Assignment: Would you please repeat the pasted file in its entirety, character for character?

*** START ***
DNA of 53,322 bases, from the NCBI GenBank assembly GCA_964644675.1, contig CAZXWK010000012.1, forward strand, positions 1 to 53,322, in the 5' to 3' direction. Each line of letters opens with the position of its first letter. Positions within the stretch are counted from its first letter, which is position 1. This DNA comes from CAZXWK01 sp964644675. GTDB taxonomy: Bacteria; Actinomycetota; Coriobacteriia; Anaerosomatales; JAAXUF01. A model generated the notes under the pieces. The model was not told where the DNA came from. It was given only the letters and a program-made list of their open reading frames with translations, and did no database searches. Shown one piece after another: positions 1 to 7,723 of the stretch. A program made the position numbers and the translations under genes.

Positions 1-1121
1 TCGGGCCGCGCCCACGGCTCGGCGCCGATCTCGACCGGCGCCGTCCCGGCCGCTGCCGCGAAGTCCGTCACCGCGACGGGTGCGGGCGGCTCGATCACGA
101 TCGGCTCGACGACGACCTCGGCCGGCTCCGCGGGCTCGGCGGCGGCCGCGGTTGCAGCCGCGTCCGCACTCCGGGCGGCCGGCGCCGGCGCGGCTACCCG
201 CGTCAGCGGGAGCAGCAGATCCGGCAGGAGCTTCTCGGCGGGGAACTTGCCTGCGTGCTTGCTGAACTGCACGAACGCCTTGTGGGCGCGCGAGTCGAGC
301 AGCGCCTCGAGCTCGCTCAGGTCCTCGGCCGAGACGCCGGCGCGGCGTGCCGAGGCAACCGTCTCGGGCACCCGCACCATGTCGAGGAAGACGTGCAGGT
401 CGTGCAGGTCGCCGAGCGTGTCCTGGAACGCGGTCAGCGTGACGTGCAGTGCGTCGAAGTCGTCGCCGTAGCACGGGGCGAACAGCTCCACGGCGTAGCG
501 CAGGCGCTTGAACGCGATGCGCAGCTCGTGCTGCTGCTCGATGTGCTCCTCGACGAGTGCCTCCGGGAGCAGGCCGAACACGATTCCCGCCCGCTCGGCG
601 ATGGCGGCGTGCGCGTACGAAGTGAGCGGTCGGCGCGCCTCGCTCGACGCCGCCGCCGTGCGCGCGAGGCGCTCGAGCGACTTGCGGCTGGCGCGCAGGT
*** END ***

DNA of 53,322 bases, from the NCBI GenBank assembly GCA_964644675.1, contig CAZXWK010000012.1, forward strand, positions 1 to 53,322, in the 5' to 3' direction. Each line of letters opens with the position of its first letter. Positions within the stretch are counted from its first letter, which is position 1. This DNA comes from CAZXWK01 sp964644675. GTDB taxonomy: Bacteria; Actinomycetota; Coriobacteriia; Anaerosomatales; JAAXUF01. A model generated the notes under the pieces. The model was not told where the DNA came from. It was given only the letters and a program-made list of their open reading frames with translations, and did no database searches. Shown one piece after another: positions 1 to 7,723 of the stretch. A program made the position numbers and the translations under genes.

Positions 1-1121
1 TCGGGCCGCGCCCACGGCTCGGCGCCGATCTCGACCGGCGCCGTCCCGGCCGCTGCCGCGAAGTCCGTCACCGCGACGGGTGCGGGCGGCTCGATCACGA
101 TCGGCTCGACGACGACCTCGGCCGGCTCCGCGGGCTCGGCGGCGGCCGCGGTTGCAGCCGCGTCCGCACTCCGGGCGGCCGGCGCCGGCGCGGCTACCCG
201 CGTCAGCGGGAGCAGCAGATCCGGCAGGAGCTTCTCGGCGGGGAACTTGCCTGCGTGCTTGCTGAACTGCACGAACGCCTTGTGGGCGCGCGAGTCGAGC
301 AGCGCCTCGAGCTCGCTCAGGTCCTCGGCCGAGACGCCGGCGCGGCGTGCCGAGGCAACCGTCTCGGGCACCCGCACCATGTCGAGGAAGACGTGCAGGT
401 CGTGCAGGTCGCCGAGCGTGTCCTGGAACGCGGTCAGCGTGACGTGCAGTGCGTCGAAGTCGTCGCCGTAGCACGGGGCGAACAGCTCCACGGCGTAGCG
501 CAGGCGCTTGAACGCGATGCGCAGCTCGTGCTGCTGCTCGATGTGCTCCTCGACGAGTGCCTCCGGGAGCAGGCCGAACACGATTCCCGCCCGCTCGGCG
601 ATGGCGGCGTGCGCGTACGAAGTGAGCGGTCGGCGCGCCTCGCTCGACGCCGCCGCCGTGCGCGCGAGGCGCTCGAGCGACTTGCGGCTGGCGCGCAGGT